On Monday, a federal judge denied a stay of execution for Georgia death row inmate Marcus Wellons, scheduled to be the first person executed in the United States since Oklahoma's botched legal injection of Clayton Lockett in April. On Tuesday evening, Wellons was put to death. Wellons, who was convicted of the 1989 rape and murder of a teenage girl, appealed his execution because he wasn't told which drug — or drugs — would be used.
Unlike Lockett, Wellons exhibited no visible signs of movement or distress after the lethal injection was performed. In his last words, Wellons apologized to the parents of the teenager he was convicted of murdering. “I ask and hope they will find peace in my death," he said. "I'm going home to be with Jesus."
The unknown content of many lethal injections has been thrust into the spotlight following Lockett's botched execution at the Oklahoma State Penitentiary on April 29. Lockett was given an untested cocktail made up of three drugs, and reportedly drifted in and out of consciousness and writhed in pain until dying of a heart attack more than 40 minutes later.
An autopsy released over the weekend found that Oklahoma prison officials failed to properly insert Lockett's IV, causing more pain and effectively botching the execution. Although the state initially said the veins in his arm "blew," the autopsy found Lockett's veins in excellent shape. The autopsy added that there were puncture wounds in Lockett's arms, indicating that the prison staff did try to insert the IV into his arms before settling on the groin area.
Lockett's death has prompted anxiety and apprehension among those waiting on death row, including Wellons. He and his lawyers cited Lockett as an example in their request for a stay, demanding that Wellons be aware not only which drugs will be used to end his life, but also the qualifications of the prison staff.
So why can't Wellons, and other inmates on Georgia's death row, know these details? Because Georgia law doesn't allow it: Last month, the Georgia Supreme Court upheld a state law maintaining the secrecy of lethal-injection drug makers and suppliers.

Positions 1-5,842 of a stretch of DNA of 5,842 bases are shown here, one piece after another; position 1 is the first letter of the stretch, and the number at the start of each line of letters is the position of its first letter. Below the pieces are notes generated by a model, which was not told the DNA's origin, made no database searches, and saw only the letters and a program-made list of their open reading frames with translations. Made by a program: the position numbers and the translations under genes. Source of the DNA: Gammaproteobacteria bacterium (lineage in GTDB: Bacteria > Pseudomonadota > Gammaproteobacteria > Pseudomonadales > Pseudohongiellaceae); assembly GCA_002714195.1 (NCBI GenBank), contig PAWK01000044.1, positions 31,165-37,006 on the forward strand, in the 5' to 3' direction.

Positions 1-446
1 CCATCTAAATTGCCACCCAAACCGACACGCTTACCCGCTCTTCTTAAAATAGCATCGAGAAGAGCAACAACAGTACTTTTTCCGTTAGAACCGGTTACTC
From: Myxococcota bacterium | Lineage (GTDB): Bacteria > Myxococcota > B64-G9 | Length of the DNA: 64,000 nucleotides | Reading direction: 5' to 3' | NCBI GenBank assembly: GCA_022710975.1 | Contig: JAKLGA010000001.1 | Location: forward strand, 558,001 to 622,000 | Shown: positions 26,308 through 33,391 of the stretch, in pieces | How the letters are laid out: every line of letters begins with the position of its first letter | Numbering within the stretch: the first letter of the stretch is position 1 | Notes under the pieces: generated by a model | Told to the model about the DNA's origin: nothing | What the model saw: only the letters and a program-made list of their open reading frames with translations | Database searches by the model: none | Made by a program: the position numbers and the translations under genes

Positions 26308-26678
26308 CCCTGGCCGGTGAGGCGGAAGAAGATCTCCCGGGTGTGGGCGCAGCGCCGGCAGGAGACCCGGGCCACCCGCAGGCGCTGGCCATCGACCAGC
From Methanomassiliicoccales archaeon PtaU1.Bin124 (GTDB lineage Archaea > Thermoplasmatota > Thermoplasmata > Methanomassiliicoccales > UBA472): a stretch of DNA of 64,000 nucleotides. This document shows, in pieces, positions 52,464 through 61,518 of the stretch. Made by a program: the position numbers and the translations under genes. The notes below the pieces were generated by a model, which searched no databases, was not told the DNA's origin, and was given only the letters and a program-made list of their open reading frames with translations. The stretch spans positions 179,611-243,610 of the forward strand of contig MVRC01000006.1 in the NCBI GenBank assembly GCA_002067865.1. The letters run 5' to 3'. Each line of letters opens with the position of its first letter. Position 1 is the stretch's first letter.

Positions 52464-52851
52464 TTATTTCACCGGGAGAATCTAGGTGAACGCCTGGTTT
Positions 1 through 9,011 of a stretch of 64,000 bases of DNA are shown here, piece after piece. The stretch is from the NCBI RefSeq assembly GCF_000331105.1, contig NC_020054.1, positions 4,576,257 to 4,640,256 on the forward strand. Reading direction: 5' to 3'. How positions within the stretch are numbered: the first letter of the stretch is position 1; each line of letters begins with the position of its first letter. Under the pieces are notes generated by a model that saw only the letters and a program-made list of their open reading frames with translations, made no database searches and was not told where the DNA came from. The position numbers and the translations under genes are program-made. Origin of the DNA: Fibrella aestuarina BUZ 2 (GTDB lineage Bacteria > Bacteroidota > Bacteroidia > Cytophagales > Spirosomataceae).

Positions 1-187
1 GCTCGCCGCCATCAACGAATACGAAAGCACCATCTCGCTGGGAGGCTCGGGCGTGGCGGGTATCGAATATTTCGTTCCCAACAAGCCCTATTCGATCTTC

The law also keeps secret the identities of doctors overseeing executions. Justice Harris Hines wrote in the court's opinion that the reasons for privacy are "obvious." It's a way to avoid harassment from the family of prisoners and community members, the justice explained. He added that the "most obvious party in need of protection" is the executioner.
Secrecy lethal-injection laws, like Georgia's, also help protect drug suppliers, many of which have been targeted in the past. It's a necessary protection, as lethal injection drug supplies continue to dry up in the United States. In 2011, the drug company Hospira ceased production of sodium thiopental — an anesthetic used in lethal injections —following an expansive anti-death-penalty campaign aimed at pharmaceutical companies. Hospira was the leading supplier in the nation.
When Hospira pulled out, the U.S. swiftly found itself in a lethal-injection drug shortage, causing states to explore alternatives, including Europe-based drug companies. However, the European Union issued an export ban on lethal-injection drugs in 2011. As a result, the drug shortage continues. States have scrambled to put together "experimental" drug cocktails, with mixed results. In January, Dennis McGuire endured a painful execution in Ohio, according to witness Father Lawrence Hummer. "There is no question in my mind that Dennis McGuire suffered greatly over many minutes," he said.
The Oklahoma Supreme Court recognized that executions would be seen as "more humane" if the state did disclose all the information. But Justice Hines argued it will make the executions less "timely and orderly" — because it would result in public protests.
On that point, the Georgia Supreme Court justices have that right. Many people, from anti-death-penalty activists to the Obama administration, aren't happy with this secrecy — particularly when it results in a death that the White House considered inhumane. Oklahoma, too, has a legal-injection secrecy law in place and its legal battle temporarily delayed Lockett's execution.
Lockett was granted a stay of execution while Oklahoma courts debated the law last March. The case made it up to the Oklahoma Supreme Court in April, which eventually dismissed Lockett's case, saying he didn't have the right to know about the drugs or procedure of his own execution.
Georgia is not the only state preparing for executions this month. A Missouri man, 47-year-old Michael Taylor, is scheduled to be executed this Wednesday. Missouri also keeps the details of their lethal injections secret, and lawyers representing Taylor are currently appealing the execution.